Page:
By Ray Wallin
Horseplayers that make their living playing the races must show a higher level of discipline than the betting masses. In part, they must be horseplaying Stoics.
What am I talking about?
They must bring calm to chaos. Stoicism teaches people how to develop self-control and will as a means overcome negativity and destructive emotions. Stoics also strive to be clear thinking, unbiased, and improving their moral well-being. The term Stoic refers to someone who shows indifference to joy, grief, pleasure, and pain.
Much of what happens in life isn’t within our control, such as your key horse getting checked and bumped hard coming out of the gate in the last leg of your Pick 4. There is nothing you can do about what happens on the track. You are in control of how you react to the situation. Yelling and screaming at the simulcast monitors isn’t going to help.
Don’t be like one old regular I used to find at Philadelphia Park (now Parx Racing) back in the late 90’s. Impulsive Eddie was a good handicapper and even better horseplayer. However, if he lost due to a troubled trip, he would go ballistic. He’d yell and scream. Worst of all he’d start changing his wagers to try to make back what he felt he should have won on that race by either upping the wagered amount or throwing in exotics he had no original intention of playing. Any time you’d see Impulsive Eddie start to blow up, you’d know he was only going to spiral downward faster than any man had before.
While you can’t control each trip the horse gets, you can control how you let the result affect you.
We all know people who watch every penny and every possession, but how many people waste a ton of time without a second though? Are you one of them? You barely have time to look at tomorrow’s card at Monmouth Park, but you had enough time to take the test on Facebook to see what kind of potato you are!
Stoics believe time is one of our greatest assets. If you are short on time to handicap, you should triage the races to find your best opportunities. You will waste little time looking at the races you know are your bread and butter.
I remember sitting in the miniscule racebook at Harrah’s in Atlantic City a decade ago. Flashy Frank was throwing money around and talking a huge game about upcoming races and horses he owned. “Yo, I’m gonna drop two hundred on dat five horse,” he said in his thick Philly accent. Pleasing Paul was hanging on every word and of course followed suit. Pleasing Paul announced he was going to hammer that horse in his double. When that horse ran out of the money, Flashy Frank just laughed and tore up his tickets with a chuckle and a “Youse believe dat?” Pleasing Paul had dropped his entire bankroll on one race but tried to stay chummy and complimentary to Flashy Frank, who was all but ignoring him as he was quick to quip: “We’ll get dem next race, right Frankie?”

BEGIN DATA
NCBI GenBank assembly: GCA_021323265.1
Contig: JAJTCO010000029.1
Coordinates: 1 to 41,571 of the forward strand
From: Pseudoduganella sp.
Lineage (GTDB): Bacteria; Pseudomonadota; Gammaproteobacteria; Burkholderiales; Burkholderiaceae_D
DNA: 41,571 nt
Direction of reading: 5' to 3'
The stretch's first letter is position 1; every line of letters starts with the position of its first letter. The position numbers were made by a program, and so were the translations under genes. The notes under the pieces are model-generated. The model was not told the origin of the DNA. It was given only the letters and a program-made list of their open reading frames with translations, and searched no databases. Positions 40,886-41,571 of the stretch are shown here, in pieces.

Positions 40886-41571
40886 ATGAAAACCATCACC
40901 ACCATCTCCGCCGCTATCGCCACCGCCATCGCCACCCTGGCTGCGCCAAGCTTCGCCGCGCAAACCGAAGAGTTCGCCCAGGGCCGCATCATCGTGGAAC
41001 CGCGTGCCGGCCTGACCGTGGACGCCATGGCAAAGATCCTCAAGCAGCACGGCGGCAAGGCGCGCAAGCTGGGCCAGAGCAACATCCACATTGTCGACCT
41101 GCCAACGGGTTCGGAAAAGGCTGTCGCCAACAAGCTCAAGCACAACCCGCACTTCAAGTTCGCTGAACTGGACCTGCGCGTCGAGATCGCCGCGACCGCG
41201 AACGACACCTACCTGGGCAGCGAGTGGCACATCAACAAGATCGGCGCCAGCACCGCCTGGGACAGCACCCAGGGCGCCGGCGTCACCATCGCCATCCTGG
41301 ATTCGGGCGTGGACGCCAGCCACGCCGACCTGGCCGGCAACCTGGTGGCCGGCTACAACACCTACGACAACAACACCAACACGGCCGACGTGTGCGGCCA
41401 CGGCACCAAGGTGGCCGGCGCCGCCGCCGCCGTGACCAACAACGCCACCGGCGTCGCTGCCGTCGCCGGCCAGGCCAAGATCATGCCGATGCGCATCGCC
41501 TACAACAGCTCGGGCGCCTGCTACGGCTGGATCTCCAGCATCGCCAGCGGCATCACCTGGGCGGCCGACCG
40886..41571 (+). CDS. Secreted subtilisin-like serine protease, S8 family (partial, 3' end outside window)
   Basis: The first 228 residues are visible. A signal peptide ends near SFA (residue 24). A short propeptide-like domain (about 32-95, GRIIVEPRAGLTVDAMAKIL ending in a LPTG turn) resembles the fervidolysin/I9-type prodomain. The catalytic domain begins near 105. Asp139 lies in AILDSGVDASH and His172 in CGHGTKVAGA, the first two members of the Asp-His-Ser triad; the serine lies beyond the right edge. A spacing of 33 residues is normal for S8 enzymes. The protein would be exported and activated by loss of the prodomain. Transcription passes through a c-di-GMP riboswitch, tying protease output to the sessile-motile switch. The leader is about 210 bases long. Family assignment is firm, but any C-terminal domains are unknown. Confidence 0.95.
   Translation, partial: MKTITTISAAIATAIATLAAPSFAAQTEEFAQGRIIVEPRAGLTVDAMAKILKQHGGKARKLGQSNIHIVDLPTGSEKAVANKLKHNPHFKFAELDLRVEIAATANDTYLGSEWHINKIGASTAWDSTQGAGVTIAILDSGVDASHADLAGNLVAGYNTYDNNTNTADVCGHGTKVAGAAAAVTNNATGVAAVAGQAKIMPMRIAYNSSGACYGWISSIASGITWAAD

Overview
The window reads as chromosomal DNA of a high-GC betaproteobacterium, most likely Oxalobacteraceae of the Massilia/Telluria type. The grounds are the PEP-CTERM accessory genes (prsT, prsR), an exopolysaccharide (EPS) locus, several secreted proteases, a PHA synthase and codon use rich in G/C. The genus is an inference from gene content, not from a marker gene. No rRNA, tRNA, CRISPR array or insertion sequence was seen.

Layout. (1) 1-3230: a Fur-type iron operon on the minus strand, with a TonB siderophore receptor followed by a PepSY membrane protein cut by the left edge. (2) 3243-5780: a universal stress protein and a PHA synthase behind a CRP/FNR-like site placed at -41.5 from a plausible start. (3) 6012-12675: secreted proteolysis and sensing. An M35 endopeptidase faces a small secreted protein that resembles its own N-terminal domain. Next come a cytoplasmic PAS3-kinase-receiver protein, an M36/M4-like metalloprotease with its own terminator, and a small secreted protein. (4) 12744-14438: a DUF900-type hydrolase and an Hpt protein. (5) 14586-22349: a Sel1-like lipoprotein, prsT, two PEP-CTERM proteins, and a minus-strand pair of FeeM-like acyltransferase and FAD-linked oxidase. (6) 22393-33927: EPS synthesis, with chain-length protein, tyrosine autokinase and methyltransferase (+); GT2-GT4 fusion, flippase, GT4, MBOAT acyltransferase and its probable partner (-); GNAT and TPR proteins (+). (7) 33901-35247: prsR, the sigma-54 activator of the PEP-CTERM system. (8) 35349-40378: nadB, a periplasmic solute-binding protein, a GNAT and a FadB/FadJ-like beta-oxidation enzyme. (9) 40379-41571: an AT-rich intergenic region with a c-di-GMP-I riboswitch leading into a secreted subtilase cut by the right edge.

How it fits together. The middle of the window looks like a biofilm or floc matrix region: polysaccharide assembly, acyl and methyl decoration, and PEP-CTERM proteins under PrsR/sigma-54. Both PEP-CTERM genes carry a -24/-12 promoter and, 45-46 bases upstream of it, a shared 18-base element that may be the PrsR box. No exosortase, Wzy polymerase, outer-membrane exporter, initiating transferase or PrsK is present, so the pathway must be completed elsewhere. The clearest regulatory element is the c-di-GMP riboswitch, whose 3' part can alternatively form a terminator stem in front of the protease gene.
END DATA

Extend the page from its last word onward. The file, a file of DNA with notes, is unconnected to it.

Do you up your bets to look cool or fit in with a certain crowd? Do you play exotics since everyone else is? You should only be focusing on what you know works and playing an amount that is in line with what your bankroll is – whether that is $2 a race of $100 or more a race.
Play the races on your own terms. The only one you need to impress is yourself.
Distractions are everywhere, whether you are sitting at the bar having a beer between races or Rail Guy catches your ear and attention in the paddock. It is easy to miss out on something or lose track of time between races as Rail Guy tells you about his latest trip to the foot doctor.
Do your homework the night before so you can stay purposeful in your review of the horses in the paddock and getting your wagers in on time.
“It is impossible for a person to begin to learn what he thinks he already knows.” – Epictetus
This may be the hardest one for most horseplayers.
Every race and wager, whether you win or lose, is a learning experience. Every book, article, or conversation with Rail Guy, other than the exciting discussion about his last trip to the foot doctor, may yield a nugget of information that may change the way you look at some aspect of your handicapping.
Keep an open mind and be flexible enough to make changes when you see something promising.